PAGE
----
Yes, it’s my first and I’m eager to get the next one out there. Brutal Youth is a bit of resistance YA, the story of a group of kids trying to survive at a school that has become a crumbling dumping ground for misfits and troublemakers who don’t fit in anywhere else.
Some of St. Mike’s students have been kicked out of public school, some are fanatically religious and seeking to escape the secular world, some are simply lost or unlucky. Peter Davidek just wants to avoid trouble, Noah Stein is a fighter who picks every hill to die on, and Lorelei Paskal is an abused girl who is desperate to turn high school into a sanctuary, since home is far from a safe place for her.
But St. Mike’s is infected with corruption from the top down. The school is run by a priest who has literally been stealing a fortune from the collection plate and he is looking to scapegoat someone for the shortfall. (This is based on the guy who actually ran the parish where my high school was located.) Sister Maria is the nun who serves as principal, and she means well but thinks she can compromise her way out of trouble. And Ms. Bromine is the guidance counselor who is drowning in bitterness. She’s one of these people who are so consumed with anger and misery it overflows from her onto everything she touches.
The school has a hazing tradition that has gone off the rails. Bullying and cruelty have become currency, and there’s no one in power to turn to for help. They’re actually making it worse. So the newcomers have to figure out how to survive at St. Mike’s. Others have done it, but … look what they’ve become. There has to be a way to protect yourself without losing who you are.
2. Are you a plotter or a free writer?
I think through the story, and occasionally make to-do lists for individual chapters. But mostly, I free-write and let the story take shape, then cut, and cut, and cut some more. I set out to make Brutal Youth kind of a war story, about the forces that shape and sometimes warp us at an early age. I think people are born basically good, but then we learn selfishness and anger as self-defense mechanisms. So with that idea in mind, I came up with the idea of a school where these things are taught above all else (although obviously not as a part of the official curriculum.) Then I’d try to surprise myself, come up with twists on the coming-of-age tale that maybe haven’t been seen before. So with all those plot points in my head, the writing process was a lot like connecting the dots.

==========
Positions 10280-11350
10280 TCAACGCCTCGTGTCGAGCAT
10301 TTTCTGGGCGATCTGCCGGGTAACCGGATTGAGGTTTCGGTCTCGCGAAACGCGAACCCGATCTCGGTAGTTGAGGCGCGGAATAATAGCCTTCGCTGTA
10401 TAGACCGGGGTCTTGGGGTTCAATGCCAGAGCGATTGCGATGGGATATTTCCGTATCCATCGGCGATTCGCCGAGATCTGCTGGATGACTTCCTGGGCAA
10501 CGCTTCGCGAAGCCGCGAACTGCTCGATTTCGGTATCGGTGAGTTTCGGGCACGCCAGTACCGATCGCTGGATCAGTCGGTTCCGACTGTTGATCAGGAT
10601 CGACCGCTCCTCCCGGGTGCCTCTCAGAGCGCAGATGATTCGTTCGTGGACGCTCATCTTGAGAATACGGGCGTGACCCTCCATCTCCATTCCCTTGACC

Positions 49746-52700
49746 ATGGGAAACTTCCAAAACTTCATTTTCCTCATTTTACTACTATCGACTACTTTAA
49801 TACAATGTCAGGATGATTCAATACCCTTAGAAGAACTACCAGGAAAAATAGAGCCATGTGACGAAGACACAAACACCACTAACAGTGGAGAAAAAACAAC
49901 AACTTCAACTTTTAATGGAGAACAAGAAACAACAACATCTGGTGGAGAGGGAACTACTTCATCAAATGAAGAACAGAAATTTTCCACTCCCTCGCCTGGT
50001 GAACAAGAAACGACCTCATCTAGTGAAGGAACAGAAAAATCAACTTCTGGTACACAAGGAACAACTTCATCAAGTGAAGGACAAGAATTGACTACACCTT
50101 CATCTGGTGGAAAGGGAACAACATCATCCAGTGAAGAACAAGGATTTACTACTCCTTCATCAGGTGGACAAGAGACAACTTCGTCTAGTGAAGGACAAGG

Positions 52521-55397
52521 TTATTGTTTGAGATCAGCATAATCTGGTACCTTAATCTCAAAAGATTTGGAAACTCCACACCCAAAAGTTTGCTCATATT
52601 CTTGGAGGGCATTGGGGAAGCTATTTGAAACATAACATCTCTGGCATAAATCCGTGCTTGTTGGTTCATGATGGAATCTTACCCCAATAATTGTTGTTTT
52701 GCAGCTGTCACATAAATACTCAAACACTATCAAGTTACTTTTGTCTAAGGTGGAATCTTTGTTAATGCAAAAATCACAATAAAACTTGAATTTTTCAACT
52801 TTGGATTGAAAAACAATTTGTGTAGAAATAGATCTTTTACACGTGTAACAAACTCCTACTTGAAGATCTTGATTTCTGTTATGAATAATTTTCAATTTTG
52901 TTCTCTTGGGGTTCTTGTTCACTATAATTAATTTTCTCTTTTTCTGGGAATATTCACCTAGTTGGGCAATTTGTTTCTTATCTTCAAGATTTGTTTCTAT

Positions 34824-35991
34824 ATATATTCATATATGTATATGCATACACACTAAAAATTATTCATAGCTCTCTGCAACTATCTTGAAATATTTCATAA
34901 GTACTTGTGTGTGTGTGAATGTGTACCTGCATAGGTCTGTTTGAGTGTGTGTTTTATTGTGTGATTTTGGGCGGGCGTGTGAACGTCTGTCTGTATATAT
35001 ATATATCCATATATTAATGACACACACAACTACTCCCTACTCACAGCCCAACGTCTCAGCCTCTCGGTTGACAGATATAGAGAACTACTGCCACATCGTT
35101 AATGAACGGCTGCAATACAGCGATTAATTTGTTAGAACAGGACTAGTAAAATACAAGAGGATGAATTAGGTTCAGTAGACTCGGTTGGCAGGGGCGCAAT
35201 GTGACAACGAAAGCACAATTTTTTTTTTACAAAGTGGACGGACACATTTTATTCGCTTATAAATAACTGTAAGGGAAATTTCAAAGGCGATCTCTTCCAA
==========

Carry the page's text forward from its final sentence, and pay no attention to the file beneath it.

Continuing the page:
3. Is your book part of a series or a standalone?
It’s part of a series, but I’m working on a few other books in between each one. I have to admit, I care about these characters an awful lot, even though I put them through some nasty and harsh experiences. I’m obsessed with the question of why some people take the pain they feel and dump it back into the world, while others make the choice that it stops with them. In Brutal Youth, you get to see what happens to these kids when they don’t have any power, but the next few years in their lives give them more strength, more independence, and — of course — many more choices to make, good and bad.
4. Do you require silence when writing or do you listen to music?
Sometimes I listen to music when writing. I often have a song that helps get me into the headspace of a character, sort of a theme song, I guess. Other times the pace of a particular song will fit the rhythm of the scene I’m writing. After a while, though, I think I end up tuning it out and become immersed in the story.
5. Are you writing your next book? Can you share a little about it?
I’m trying to squeeze time in to finish it. This one is a supernatural thriller merged with a family drama. I probably shouldn’t say more than that. The main character is an amazing 14-year-old girl who is basically the person I want to be when I grow up.
6. How long were you writing before getting a publishing contract?
I’ve been writing for many years as a reporter. I’ve worked for newspapers, wire services, and am currently a senior writer with Entertainment Weekly. I started out in hard news — earthquakes, crime, protests, politics, wildfires — but gravitated toward entertainment partly because I’m fascinated by how creative people work. So I had a writing career in place, but fiction is a different universe entirely. I had to start from scratch there. It took about a year to find an agent and a publisher.
7. When does your book release?
It’s out! The hardcover was released last summer, and now it’s new in paperback. With school coming back into session, I’m available to librarians or teachers who’d like to have authors Skype with their classes in a kind of remote book club. I’ve met so many teen readers since the book came out, and their response has meant the world to me. They have so much wisdom and soulfulness that it makes me look at the adults in my life and wonder how they lost it!
Anthony Breznican was born and raised in Western Pennsylvania and graduated from the University of Pittsurgh in 1998. He has worked as a reporter for The Arizona Republic, Associated Press, and USA Today. He is currently a senior staff writer for Entertainment Weekly.
Brutal Youth is his debut novel.